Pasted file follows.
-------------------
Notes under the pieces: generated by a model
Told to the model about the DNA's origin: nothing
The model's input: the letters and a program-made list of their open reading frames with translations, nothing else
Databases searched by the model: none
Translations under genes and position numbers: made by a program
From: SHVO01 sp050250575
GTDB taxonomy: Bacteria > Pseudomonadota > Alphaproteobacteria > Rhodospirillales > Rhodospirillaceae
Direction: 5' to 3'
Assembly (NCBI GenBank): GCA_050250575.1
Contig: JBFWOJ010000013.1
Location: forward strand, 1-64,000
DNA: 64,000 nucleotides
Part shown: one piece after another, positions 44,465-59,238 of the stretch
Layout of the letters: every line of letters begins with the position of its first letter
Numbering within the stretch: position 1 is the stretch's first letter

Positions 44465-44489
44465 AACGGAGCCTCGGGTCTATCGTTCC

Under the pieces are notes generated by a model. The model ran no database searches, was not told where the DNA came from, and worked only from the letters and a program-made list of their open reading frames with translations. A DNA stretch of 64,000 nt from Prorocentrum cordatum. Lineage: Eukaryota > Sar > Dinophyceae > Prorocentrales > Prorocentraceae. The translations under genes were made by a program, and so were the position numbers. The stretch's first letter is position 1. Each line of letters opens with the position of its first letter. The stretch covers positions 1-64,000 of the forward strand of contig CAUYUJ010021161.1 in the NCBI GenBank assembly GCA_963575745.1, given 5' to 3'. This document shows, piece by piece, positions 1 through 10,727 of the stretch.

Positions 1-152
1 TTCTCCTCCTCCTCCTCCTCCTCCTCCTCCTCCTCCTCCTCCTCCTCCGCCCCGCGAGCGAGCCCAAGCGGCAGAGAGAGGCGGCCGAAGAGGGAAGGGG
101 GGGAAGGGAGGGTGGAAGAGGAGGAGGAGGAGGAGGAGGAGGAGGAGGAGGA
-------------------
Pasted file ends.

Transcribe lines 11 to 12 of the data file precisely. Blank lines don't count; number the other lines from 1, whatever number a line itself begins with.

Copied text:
Location: forward strand, 1-64,000
DNA: 64,000 nucleotides